budesonide (oral)

Pronunciation: bue DES oh nide

Brand: Entocort EC, Uceris


slide 1 of 7, Budesonide,

3 mg, capsule, red, imprinted with Mylan 7155

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slide 2 of 7, Budesonide,

3 mg, capsule, gray, imprinted with ENTOCORTEC 3MG

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Entocort EC

slide 3 of 7, Entocort EC,

3 mg, capsule, gray, imprinted with ENTOCORT EC 3 mg

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slide 4 of 7, Uceris,

9 mg, round, white, imprinted with MX9

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slide 5 of 7, Budesonide,

3 mg, capsule, orange/white, imprinted with 720

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slide 6 of 7, Budesonide,

9 mg, round, white, imprinted with WPI 2510

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Entocort EC

slide 7 of 7, Entocort EC,

3 mg, capsule, gray/pink, imprinted with ENTOCORT 3 mg

Image of Entocort EC
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What is the most important information I should know about budesonide?

Follow all directions on your medicine label and package. Tell each of your healthcare providers about all your medical conditions, allergies, and all medicines you use.

What is budesonide?

Budesonide is a steroid that reduces inflammation in the body.

Budesonide is used to treat mild to moderate Crohn's disease.

Budesonide may also be used for purposes not listed in this medication guide.

What should I discuss with my healthcare provider before taking budesonide?

You should not use budesonide if you are allergic to it.

Tell your doctor if you have ever had:

  • tuberculosis;
  • a serious bacterial, viral, or fungal infection;
  • a weak immune system (caused by disease or by using certain medicines);
  • high blood pressure;
  • cirrhosis or other liver disease;
  • stomach ulcer;
  • osteoporosis or low bone mineral density;
  • eczema;
  • any allergies; or
  • (in you or a family member) diabetes, cataracts, or glaucoma.

It is not known whether this medicine will harm an unborn baby. Tell your doctor if you are pregnant or plan to become pregnant. If you have taken budesonide during pregnancy, tell your doctor if your newborn baby has symptoms such as weakness, irritability, vomiting, or feeding problems.

You should not breast-feed while using this medicine.

Budesonide is not approved for use by anyone younger than 18 years old.

How should I take budesonide?

Follow all directions on your prescription label and read all medication guides or instruction sheets. Use the medicine exactly as directed.

Take this medicine in the morning with a full glass of water.

Do not crush, chew, or break a budesonide capsule or tablet. Swallow it whole.

Your dosage needs may change if you have surgery, are ill, or are under stress. Do not change your doses or medication schedule without advice from your doctor.

Call your doctor if your symptoms do not improve, or if they get worse while using budesonide.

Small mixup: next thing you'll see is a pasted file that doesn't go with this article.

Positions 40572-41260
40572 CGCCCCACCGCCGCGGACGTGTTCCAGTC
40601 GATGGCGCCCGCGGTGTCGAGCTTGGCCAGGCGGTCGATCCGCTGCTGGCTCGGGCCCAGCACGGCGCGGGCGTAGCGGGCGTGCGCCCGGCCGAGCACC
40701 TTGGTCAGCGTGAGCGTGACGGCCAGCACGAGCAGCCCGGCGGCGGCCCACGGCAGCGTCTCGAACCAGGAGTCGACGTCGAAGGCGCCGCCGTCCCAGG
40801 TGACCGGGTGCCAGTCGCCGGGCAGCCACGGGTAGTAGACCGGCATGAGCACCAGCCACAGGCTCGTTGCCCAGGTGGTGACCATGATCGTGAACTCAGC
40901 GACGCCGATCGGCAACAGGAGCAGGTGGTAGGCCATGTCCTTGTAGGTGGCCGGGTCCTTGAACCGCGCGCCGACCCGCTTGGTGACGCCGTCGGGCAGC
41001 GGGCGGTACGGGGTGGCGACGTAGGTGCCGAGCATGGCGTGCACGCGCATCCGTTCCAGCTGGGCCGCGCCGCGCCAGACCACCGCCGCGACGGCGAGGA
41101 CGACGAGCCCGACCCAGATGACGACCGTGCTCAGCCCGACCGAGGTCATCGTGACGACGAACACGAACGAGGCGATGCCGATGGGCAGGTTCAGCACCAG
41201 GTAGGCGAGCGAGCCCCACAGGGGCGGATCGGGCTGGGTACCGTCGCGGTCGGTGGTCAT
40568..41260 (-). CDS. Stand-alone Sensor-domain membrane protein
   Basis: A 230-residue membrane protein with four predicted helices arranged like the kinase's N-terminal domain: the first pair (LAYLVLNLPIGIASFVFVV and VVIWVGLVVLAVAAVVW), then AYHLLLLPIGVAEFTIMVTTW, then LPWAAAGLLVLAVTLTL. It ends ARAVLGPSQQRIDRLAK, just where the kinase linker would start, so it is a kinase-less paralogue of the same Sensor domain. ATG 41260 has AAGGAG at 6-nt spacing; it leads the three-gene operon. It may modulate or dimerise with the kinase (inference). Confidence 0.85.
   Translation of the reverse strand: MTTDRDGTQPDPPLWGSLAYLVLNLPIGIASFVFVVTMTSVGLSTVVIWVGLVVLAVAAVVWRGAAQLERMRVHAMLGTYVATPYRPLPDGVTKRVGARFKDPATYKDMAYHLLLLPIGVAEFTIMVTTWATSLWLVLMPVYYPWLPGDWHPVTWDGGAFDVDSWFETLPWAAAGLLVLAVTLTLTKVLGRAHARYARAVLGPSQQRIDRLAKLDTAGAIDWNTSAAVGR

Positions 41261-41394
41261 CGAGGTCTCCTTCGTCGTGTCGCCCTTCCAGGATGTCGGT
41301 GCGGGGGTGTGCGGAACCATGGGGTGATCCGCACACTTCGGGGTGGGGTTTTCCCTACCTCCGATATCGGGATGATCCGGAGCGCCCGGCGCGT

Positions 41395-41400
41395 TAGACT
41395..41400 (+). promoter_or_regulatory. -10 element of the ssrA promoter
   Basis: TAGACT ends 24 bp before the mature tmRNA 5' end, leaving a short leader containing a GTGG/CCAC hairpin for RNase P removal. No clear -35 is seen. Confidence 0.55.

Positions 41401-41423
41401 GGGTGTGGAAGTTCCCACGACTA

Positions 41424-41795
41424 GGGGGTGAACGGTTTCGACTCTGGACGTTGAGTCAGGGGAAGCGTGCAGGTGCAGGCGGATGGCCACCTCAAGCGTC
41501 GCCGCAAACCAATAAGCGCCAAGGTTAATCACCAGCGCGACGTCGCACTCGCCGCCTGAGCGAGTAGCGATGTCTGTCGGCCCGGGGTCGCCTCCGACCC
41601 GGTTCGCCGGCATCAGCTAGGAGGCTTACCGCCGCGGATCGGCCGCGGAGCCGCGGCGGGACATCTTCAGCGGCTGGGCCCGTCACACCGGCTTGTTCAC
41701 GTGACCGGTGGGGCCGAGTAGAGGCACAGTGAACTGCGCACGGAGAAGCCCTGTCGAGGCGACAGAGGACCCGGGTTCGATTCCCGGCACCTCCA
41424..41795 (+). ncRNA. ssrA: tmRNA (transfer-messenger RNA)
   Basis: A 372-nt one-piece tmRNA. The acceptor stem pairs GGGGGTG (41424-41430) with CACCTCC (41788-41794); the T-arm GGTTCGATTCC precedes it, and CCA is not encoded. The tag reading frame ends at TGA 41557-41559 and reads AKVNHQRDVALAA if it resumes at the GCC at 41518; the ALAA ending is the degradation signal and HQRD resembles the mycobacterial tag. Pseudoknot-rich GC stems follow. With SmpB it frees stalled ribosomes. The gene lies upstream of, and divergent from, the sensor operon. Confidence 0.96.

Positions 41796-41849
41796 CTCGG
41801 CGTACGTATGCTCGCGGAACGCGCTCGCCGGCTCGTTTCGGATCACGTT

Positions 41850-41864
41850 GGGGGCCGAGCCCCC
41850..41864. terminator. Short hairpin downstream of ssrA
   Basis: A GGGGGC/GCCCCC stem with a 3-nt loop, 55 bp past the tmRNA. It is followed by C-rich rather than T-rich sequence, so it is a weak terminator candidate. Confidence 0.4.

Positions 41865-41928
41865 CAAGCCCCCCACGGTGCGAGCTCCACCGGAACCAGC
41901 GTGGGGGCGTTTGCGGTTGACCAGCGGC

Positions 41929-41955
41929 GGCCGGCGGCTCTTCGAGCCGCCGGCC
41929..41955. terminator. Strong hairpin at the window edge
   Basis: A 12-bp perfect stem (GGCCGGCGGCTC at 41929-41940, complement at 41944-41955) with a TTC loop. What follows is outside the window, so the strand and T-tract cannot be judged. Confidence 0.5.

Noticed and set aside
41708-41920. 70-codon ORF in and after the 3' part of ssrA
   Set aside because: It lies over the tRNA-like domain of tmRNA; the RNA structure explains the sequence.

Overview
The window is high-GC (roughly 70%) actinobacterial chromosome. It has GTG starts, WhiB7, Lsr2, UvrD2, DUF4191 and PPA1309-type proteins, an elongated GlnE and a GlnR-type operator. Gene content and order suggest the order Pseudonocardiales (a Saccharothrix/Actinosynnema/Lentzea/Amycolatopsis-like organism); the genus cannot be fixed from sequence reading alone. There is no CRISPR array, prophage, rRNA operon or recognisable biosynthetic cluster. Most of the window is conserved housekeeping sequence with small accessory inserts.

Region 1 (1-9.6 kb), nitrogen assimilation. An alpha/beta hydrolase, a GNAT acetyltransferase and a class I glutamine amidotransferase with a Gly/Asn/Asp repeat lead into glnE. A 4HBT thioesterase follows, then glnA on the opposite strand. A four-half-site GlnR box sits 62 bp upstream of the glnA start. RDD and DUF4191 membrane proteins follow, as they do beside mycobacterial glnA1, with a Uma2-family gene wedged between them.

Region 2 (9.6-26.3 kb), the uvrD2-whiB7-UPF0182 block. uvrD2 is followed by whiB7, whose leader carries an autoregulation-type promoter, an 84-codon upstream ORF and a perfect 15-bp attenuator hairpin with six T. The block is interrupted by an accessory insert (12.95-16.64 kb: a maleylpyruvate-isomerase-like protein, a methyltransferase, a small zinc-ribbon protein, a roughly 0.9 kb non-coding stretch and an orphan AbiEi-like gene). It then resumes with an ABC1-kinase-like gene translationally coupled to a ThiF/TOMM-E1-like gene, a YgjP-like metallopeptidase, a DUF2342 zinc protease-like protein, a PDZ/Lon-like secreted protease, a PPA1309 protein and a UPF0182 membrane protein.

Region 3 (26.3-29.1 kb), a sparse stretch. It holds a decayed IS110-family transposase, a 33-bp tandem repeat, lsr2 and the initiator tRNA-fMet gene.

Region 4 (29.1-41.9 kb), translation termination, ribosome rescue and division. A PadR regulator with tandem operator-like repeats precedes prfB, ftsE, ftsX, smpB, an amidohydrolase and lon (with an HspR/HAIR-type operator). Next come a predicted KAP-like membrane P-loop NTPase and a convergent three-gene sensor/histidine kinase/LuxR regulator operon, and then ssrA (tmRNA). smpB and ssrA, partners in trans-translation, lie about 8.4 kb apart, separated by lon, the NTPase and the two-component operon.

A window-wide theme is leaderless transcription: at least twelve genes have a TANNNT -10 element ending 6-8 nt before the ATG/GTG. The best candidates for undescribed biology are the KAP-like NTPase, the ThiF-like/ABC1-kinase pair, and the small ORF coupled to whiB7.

Budesonide can weaken your immune system. Tell your doctor if you have signs of infection such as fever, chills, body aches, vomiting, or feeling tired.

If you use this medicine long-term, you may need frequent medical tests.

Store at room temperature away from moisture and heat. Keep the bottle tightly closed when not in use.

What happens if I miss a dose?

Take the medicine as soon as you can, but skip the missed dose if it is almost time for your next dose. Do not take two doses at one time.

What happens if I overdose?

Seek emergency medical attention or call the Poison Help line at 1-800-222-1222.

What should I avoid while taking budesonide?

Grapefruit may interact with budesonide and lead to unwanted side effects. Avoid the use of grapefruit products.

Avoid being near people who are sick or have infections. Call your doctor for preventive treatment if you are exposed to chickenpox or measles. These conditions can be serious or even fatal in people who are using budesonide.

What are the possible side effects of budesonide?

Get emergency medical help if you have signs of an allergic reaction: hives; difficulty breathing; swelling of your face, lips, tongue, or throat.

Call your doctor at once if you have:

  • thinning skin, easy bruising, increased acne or facial hair;
  • swelling in your ankles;
  • weakness, tiredness, or a light-headed feeling, like you might pass out;
  • nausea, vomiting, rectal bleeding;
  • pain or burning when you urinate;
  • menstrual problems (in women), impotence or loss of interest in sex (in men); or
  • stretch marks, changes in the shape or location of body fat (especially in your face, neck, back, and waist).

Common side effects may include:

  • headache;
  • nausea, stomach pain, gas, bloating, constipation;
  • feeling tired;
  • joint pain;
  • acne; or
  • cold symptoms such as stuffy nose, sneezing, sore throat.

This is not a complete list of side effects and others may occur. Call your doctor for medical advice about side effects. You may report side effects to FDA at 1-800-FDA-1088.

What other drugs will affect budesonide?

Many drugs can affect budesonide. This includes prescription and over-the-counter medicines, vitamins, and herbal products. Not all possible interactions are listed here. Tell your doctor about all your current medicines and any medicine you start or stop using.

Where can I get more information?

Your pharmacist can provide more information about budesonide.

Remember, keep this and all other medicines out of the reach of children, never share your medicines with others, and use this medication only for the indication prescribed.

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